“Conservation Gallery” Tackles Wildlife Issues through Art November 15, 2013 | Categories: Exhibits
From “Conservation Gallery”: Wilhelm Kuhnert, Resting Tiger, 1912. JKM Collection©, National Museum of Wildlife Art (left), and Gwynn Murrill (United States, b. 1942), Tiger 2, 2012 -2013. Bronze. 42 x 62 x 31 inches. Dr. Lee W. Lenz, National Museum of Wildlife Art. © Gwynn Murrill (right).
Jackson Hole, Wyoming – November 14, 2013 – A new exhibition, exploring conservation themes through the work of artists from the 1800s through the present, Conservation Gallery opens Saturday, November 16 at the National Museum of Wildlife Art in Jackson Hole, Wyo., where it will remain on display through April 13, 2014. Petersen Curator of Art and Research Adam Duncan Harris and Curatorial Interns Colleen Fitzgerald and Melynda Seaton drew on the museum’s extensive permanent collection to assemble the exhibition, which includes depictions of animals severely threatened in contemporary times – the African elephant, tiger and polar bear – as well as others, more familiar to the Jackson Hole landscape, which have rebounded from the verge of extinction through conservation efforts, such as the pronghorn, gray wolf and bison.
“American wildlife artists have helped to capture the positive and negative results of humanity’s interactions with wildlife still found today, as well as those that are simply a memory. In some instances, paintings and illustrations are the only record of certain species that we have,” says Harris, who explains that artists’ takes on their wildlife subjects can range from that of early American artist William Jacob Hays, who depicted the animals he saw on exploratory expeditions to the American West, visually preserving them for future generations, to more conscious conservation messages, such as Steve Kestrel’s “Silent Messenger” (2005), a centerpiece for the exhibition that, in the artist’s own words, “mourn[s] the destruction and degradation of ecosystems worldwide and the tragic loss of unique animal species.”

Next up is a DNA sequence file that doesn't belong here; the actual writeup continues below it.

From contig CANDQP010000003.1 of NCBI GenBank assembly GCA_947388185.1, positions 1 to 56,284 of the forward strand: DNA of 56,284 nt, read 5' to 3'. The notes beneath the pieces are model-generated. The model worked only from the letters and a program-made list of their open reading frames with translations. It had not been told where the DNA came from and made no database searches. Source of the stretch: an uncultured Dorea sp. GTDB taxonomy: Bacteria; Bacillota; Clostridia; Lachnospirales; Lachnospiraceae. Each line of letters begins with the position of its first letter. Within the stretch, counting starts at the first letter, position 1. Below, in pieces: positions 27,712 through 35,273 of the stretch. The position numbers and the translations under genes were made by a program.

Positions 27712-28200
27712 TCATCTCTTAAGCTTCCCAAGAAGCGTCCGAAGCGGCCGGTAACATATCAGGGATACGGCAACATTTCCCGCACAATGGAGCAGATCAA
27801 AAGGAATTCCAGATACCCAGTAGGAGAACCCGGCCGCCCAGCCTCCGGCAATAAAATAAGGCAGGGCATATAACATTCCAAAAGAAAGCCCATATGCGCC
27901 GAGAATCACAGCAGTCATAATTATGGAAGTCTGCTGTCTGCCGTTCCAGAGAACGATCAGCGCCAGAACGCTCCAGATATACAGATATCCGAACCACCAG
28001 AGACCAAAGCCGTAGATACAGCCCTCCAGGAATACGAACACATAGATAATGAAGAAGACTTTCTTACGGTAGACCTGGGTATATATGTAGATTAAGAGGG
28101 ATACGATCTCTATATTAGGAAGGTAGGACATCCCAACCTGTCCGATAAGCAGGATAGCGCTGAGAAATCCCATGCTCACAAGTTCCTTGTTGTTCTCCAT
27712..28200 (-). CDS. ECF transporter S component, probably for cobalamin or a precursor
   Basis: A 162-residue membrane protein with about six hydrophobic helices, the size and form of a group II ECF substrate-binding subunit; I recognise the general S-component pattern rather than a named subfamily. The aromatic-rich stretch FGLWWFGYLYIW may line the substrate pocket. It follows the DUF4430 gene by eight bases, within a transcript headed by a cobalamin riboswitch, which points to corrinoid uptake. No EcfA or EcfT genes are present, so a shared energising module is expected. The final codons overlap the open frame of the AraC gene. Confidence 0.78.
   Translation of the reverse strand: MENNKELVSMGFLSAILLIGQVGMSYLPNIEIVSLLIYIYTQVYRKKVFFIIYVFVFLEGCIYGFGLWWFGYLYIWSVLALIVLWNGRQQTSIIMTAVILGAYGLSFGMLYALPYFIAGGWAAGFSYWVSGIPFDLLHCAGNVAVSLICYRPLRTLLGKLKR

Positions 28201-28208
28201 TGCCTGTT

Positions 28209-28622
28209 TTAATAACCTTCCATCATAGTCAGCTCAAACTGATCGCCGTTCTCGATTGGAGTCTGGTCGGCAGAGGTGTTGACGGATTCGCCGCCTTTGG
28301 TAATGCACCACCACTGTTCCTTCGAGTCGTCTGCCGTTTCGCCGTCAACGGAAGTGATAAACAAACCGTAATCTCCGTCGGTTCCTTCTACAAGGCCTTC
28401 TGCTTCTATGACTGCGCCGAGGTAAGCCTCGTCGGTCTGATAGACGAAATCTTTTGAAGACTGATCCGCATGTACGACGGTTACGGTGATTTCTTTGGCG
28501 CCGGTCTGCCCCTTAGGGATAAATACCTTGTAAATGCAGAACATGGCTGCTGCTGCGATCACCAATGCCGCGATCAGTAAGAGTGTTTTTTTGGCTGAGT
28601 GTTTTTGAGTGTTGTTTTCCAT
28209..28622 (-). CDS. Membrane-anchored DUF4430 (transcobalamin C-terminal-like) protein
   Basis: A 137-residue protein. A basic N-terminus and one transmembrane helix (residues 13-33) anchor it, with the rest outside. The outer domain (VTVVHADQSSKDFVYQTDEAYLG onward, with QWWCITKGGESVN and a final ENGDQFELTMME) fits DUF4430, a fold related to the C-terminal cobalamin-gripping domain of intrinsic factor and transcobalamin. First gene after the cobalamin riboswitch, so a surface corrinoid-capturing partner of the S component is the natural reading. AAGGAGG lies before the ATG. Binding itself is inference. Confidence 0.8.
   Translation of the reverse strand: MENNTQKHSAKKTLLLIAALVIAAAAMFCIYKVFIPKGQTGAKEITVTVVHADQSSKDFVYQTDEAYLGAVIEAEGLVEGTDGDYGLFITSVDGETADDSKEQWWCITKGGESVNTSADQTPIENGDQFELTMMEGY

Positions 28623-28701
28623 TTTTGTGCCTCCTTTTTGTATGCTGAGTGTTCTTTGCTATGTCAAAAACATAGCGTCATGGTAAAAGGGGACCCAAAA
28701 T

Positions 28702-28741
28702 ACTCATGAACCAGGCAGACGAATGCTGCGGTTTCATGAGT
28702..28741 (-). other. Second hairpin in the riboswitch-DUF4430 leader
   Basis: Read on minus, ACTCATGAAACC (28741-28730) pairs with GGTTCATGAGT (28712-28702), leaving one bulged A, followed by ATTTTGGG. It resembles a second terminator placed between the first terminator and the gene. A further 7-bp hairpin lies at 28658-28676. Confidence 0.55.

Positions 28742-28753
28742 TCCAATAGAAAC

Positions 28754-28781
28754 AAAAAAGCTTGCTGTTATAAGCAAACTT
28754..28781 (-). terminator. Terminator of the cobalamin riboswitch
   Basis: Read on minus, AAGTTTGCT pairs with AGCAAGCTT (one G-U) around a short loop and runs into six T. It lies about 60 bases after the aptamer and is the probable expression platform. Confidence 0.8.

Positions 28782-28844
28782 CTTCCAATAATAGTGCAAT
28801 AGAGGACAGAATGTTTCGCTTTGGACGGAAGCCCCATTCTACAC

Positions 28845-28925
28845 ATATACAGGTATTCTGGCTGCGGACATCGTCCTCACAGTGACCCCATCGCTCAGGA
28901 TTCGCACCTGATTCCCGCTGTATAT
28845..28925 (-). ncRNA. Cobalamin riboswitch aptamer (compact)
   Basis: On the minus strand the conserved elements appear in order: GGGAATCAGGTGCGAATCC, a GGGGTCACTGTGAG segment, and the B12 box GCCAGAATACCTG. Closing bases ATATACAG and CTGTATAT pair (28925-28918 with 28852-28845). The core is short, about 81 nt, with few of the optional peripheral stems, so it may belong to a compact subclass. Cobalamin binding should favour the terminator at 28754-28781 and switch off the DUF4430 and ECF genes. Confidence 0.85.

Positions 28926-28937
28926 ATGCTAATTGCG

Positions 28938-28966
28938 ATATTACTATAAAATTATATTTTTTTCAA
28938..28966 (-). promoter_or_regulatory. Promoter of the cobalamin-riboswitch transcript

The new National Museum of Wildlife Art exhibition explores North American conservation stories, such as the rebound of bison populations, as well as branching out to tales of wildlife across the globe. The tiger, for example, is represented in five different works, ranging from Wilhelm Kuhnert’s early 20th-century “Resting Tiger” to Gwynn Murrill’s contemporary bronze. Didactic labels accompanying the show engage viewers with sometimes surprising information about the animals, including the fact that more tigers are currently owned by private individuals, not zoos, in the U.S. than exist in the wild.
Ultimately, says Harris, “Artworks depicting endangered species, whether historical or contemporary, raise pointed questions about humanity’s role in species survival or extinction. We hope that Conservation Gallery will help spark some of those discussions with our visitors.”
A member of the Association of Art Museum Directors and the Museums West consortium and accredited by the American Association of Museums, the museum, officially designated the National Museum of Wildlife Art of the United States by an act of Congress in 2008, provides an exciting calendar of exhibitions from its permanent collection and changing exhibitions from around the globe. A complete schedule of exhibitions and events is available online at www.wildlifeart.org. The museum is also active on Facebook and on Twitter at @WildlifeArtJH.